No Place to Hide by Bill Sly
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No Place to Hide

A Company at Nui Ba Den
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KIRKUS REVIEW

A historical account of a harrowing mountain battle during the Vietnam War.

Debut author Sly was drafted (he says “kidnapped”) into the Army only days after his graduation in 1968 from the University of South Dakota. He was assigned to the Awards and Decorations Department, which is responsible for writing accounts of notably brave conduct under consideration for commendation. He was sent to work as unit historian for Alpha Company, which had just weathered a macabre battle that decimated their ranks. When it comes to the issuance of medals, it's best to gather eyewitness accounts in the immediate aftermath of combat. Years later, now a civilian, Sly researched the battle further, even contacting some of the participants, which ultimately led to this breathtakingly fastidious record. In June 1969, after B-52s bombed a mountain called Nui Ba Den, which harbored the North Vietnamese army, Alpha Company was tasked with securing the base of the mountain in case enemy troops descended. However, a general ordered the company to aggressively ascend the mountain “dismounted”—meaning without either tanks or other military vehicles—despite objections from the company’s commanders. There were only a few ways up, and the visibility of the paths was greatly obstructed by massive boulders. Once specialized enemy snipers began picking off American soldiers, there was little they could do but retreat. The casualties were considerable, but so was the heroism of the soldiers involved. Sly carefully reconstructs the entire battle—including its tactical context and aftermath—and offers a moving account of his motivation: “Those who fought, particularly those who were killed in action, deserve to have their heroism, dedication to each other and dedication to their unit properly documented.” The writing is speckled with technical terminology and a farrago of initialisms; Sly helpfully provides a glossary at the beginning of the book that the reader will surely reference often. That grouse aside, the book is stirring and rigorous, a shining example of investigative journalism.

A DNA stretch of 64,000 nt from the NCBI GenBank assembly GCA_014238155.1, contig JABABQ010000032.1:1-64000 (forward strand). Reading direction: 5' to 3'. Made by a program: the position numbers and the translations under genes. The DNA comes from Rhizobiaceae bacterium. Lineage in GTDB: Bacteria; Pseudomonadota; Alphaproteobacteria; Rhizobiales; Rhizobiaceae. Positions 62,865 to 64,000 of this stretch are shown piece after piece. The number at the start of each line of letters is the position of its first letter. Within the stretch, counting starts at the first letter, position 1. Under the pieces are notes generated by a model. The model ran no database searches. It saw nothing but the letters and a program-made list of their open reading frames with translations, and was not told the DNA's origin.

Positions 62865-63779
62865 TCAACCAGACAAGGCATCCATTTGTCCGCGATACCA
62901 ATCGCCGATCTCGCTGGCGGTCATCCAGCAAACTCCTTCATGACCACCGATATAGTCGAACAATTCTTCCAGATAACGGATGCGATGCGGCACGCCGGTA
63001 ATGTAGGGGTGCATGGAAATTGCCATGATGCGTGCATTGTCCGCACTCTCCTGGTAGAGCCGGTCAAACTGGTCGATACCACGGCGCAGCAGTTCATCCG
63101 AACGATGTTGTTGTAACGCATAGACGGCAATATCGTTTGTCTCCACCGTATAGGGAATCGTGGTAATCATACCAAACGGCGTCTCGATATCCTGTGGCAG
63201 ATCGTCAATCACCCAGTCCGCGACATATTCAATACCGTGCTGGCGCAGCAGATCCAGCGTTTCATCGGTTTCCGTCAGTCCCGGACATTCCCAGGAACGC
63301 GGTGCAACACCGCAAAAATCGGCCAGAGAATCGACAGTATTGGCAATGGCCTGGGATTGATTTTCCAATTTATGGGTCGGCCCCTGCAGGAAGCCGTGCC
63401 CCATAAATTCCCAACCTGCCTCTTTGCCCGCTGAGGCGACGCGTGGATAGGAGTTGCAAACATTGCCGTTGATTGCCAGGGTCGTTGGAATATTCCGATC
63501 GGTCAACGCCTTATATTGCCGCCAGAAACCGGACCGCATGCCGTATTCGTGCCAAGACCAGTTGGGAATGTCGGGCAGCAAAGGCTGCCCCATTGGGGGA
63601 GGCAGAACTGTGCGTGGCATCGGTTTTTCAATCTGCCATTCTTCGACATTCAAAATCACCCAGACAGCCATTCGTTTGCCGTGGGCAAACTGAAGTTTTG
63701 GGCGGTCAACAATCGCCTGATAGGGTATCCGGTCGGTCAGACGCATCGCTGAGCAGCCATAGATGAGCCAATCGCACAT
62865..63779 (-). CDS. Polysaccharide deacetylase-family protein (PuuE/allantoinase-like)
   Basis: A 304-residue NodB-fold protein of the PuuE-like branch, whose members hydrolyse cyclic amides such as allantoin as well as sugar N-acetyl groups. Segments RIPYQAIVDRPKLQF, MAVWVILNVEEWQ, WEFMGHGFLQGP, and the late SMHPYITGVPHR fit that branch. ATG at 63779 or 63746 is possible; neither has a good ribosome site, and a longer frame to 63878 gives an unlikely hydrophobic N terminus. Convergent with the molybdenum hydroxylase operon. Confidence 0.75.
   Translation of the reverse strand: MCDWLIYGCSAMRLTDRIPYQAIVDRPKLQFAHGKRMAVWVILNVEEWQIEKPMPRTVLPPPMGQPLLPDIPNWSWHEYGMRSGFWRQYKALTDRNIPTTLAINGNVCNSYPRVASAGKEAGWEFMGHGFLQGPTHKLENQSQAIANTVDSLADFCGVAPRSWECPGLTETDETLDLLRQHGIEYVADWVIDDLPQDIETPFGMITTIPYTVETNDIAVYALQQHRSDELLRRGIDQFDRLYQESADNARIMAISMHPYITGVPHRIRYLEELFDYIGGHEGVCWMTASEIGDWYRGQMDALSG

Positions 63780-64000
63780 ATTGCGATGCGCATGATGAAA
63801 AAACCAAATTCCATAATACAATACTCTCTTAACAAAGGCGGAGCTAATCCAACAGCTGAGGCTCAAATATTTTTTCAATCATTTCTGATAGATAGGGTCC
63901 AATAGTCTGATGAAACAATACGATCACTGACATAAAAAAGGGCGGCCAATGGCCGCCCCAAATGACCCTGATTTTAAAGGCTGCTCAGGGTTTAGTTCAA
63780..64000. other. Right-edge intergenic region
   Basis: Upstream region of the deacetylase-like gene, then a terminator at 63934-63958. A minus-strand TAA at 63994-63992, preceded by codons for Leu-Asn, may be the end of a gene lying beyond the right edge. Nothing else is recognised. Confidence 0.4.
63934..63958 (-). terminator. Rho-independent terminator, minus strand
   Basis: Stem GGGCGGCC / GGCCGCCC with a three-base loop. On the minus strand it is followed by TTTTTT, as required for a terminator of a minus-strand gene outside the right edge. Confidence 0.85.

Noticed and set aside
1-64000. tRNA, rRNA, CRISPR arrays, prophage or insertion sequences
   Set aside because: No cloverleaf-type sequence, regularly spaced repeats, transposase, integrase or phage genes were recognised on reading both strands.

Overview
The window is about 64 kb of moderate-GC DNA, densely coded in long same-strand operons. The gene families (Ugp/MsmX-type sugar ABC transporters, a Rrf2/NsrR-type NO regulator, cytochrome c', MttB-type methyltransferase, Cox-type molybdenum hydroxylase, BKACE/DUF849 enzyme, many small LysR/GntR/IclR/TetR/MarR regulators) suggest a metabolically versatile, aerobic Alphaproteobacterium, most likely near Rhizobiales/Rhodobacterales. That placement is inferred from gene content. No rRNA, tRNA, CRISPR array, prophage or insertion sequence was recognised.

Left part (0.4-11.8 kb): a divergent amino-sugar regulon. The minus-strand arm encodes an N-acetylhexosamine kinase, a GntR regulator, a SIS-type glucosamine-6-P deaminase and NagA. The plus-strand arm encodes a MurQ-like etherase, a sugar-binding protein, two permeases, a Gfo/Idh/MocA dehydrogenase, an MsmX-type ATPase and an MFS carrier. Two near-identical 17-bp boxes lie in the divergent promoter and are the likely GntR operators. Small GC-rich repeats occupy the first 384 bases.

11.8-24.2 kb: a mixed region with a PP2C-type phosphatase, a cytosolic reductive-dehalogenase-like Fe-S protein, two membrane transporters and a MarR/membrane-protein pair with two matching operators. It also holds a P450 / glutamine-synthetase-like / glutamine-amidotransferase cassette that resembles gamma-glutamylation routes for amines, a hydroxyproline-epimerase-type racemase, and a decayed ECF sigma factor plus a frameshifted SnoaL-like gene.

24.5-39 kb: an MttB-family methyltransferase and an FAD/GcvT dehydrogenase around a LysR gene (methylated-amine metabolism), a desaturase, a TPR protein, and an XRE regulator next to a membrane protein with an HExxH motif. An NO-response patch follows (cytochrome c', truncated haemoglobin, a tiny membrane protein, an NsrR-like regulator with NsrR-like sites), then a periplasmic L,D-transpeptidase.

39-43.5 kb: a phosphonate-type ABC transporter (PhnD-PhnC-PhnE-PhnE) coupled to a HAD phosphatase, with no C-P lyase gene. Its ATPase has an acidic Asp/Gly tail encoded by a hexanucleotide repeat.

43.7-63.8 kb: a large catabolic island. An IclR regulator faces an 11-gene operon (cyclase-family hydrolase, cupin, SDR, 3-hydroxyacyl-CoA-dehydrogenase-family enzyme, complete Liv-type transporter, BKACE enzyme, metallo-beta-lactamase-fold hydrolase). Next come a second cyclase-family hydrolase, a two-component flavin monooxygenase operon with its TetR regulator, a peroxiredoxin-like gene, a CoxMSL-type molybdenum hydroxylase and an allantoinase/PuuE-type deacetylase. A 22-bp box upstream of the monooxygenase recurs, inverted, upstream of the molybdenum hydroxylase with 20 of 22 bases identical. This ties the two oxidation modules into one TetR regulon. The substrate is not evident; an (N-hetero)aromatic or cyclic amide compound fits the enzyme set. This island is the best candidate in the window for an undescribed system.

An impressive blend of drama and history marvelously researched.

Pub Date: Aug. 19th, 2016
ISBN: 978-1-5320-0304-2
Page count: 182pp
Publisher: iUniverse
Program: Kirkus Indie
Review Posted Online:
Kirkus Reviews Issue: March 15th, 2017




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